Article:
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BRASILIA, March 22 (Reuters) - Brazil’s weaker labor market and its strengthening currency are expected to help slow inflation in coming months, but policymakers are not considering lowering interest rates, central bank chief Alexandre Tombini said on Tuesday.
In his opening remarks at a Senate hearing, Tombini said the bank is not working with the hypothesis of easing monetary policy and will take the necessary measures to lower inflation to the 4.5 percent target if the balance of risks deteriorates.
Brazil’s annual inflation rate tops 10 percent but economists in a central poll see it easing to under 7.5 percent by year-end, prompting investor bets that interest rates would be cut by early 2017.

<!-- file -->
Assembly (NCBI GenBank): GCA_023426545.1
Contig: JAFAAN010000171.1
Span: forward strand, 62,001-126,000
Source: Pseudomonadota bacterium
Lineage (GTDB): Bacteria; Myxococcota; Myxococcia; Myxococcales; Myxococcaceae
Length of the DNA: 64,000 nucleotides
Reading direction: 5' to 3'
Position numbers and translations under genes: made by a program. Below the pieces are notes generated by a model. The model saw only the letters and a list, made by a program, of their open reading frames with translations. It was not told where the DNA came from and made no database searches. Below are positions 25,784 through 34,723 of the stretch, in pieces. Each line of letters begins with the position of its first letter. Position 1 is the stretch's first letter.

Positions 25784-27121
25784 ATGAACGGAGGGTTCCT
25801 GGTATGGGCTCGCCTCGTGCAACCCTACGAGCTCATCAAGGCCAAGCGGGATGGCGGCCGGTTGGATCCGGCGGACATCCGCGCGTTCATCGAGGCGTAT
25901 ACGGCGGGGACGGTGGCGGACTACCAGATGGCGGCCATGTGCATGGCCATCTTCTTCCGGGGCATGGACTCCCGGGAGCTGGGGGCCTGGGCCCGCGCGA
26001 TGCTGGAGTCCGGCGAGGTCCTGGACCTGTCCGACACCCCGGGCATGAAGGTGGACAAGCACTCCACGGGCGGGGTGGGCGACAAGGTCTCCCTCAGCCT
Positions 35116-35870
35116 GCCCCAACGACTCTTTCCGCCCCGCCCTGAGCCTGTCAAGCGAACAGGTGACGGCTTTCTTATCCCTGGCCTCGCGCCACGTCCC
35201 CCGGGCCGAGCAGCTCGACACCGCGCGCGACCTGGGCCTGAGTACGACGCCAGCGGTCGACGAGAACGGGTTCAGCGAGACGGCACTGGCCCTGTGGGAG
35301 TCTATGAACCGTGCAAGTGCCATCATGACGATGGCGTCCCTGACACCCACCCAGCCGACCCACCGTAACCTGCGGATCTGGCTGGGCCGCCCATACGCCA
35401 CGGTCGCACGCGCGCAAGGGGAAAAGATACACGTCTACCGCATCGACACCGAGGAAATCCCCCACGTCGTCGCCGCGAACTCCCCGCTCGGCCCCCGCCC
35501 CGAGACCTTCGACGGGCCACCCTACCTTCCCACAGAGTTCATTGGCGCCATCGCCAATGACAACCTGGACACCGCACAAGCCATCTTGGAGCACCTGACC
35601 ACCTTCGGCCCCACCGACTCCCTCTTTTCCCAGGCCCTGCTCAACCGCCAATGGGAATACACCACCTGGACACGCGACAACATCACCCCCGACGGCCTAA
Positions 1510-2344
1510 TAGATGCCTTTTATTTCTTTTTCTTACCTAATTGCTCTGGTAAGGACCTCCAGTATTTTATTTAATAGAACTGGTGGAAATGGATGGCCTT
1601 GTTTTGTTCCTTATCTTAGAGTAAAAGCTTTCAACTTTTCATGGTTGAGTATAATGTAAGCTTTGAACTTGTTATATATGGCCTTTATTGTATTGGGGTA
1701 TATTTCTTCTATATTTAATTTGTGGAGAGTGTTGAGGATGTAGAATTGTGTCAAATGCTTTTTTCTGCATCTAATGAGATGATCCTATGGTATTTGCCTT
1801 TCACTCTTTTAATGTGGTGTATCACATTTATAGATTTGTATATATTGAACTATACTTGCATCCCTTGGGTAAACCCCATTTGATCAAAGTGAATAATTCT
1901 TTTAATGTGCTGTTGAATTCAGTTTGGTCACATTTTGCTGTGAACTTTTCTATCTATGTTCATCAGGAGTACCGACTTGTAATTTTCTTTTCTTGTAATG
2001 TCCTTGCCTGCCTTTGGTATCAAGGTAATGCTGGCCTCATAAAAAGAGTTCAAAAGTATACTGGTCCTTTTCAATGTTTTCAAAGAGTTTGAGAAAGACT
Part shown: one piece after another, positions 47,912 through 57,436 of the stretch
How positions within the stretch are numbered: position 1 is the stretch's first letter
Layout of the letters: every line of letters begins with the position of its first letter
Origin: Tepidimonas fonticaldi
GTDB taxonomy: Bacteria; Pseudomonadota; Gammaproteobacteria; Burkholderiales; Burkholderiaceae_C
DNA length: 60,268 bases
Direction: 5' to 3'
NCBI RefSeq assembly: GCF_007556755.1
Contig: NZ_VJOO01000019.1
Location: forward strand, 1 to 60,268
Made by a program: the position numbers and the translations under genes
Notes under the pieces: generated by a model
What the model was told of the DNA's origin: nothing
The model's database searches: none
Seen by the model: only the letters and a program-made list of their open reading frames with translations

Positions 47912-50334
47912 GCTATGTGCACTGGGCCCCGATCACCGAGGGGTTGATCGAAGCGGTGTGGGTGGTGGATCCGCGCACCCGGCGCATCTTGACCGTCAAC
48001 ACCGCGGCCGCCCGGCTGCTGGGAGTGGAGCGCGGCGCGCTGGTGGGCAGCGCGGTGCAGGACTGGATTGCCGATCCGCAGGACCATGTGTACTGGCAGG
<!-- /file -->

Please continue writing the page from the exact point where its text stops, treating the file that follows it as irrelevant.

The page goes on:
Tombini’s remarks had little impact on interest rate futures markets <02#DIJ:>, with longer-term yields remaining mostly lower on the day.
Interest rates have remained at a nine-year high of 14.25 percent since last year, even as the economy slumped into what is expected to be its worst recession in more than 100 years.
“Despite the factors I mentioned, namely prospects of a smaller exchange rate pass-through to prices, smaller increases in government-regulated prices, a wider output gap and a weaker growth trend abroad, the balance of risks for inflation remains challenging,” Tombini said.
Tombini also said the current level of international reserves is moderate and should be preserved. Politicians from the ruling coalition have pressured policymakers to sell part of the reserves to reduce public debt and foster investments.
Reporting by Marcela Ayres; Writing by Silvio Cascione; Editing by Chizu Nomiyama and W Simon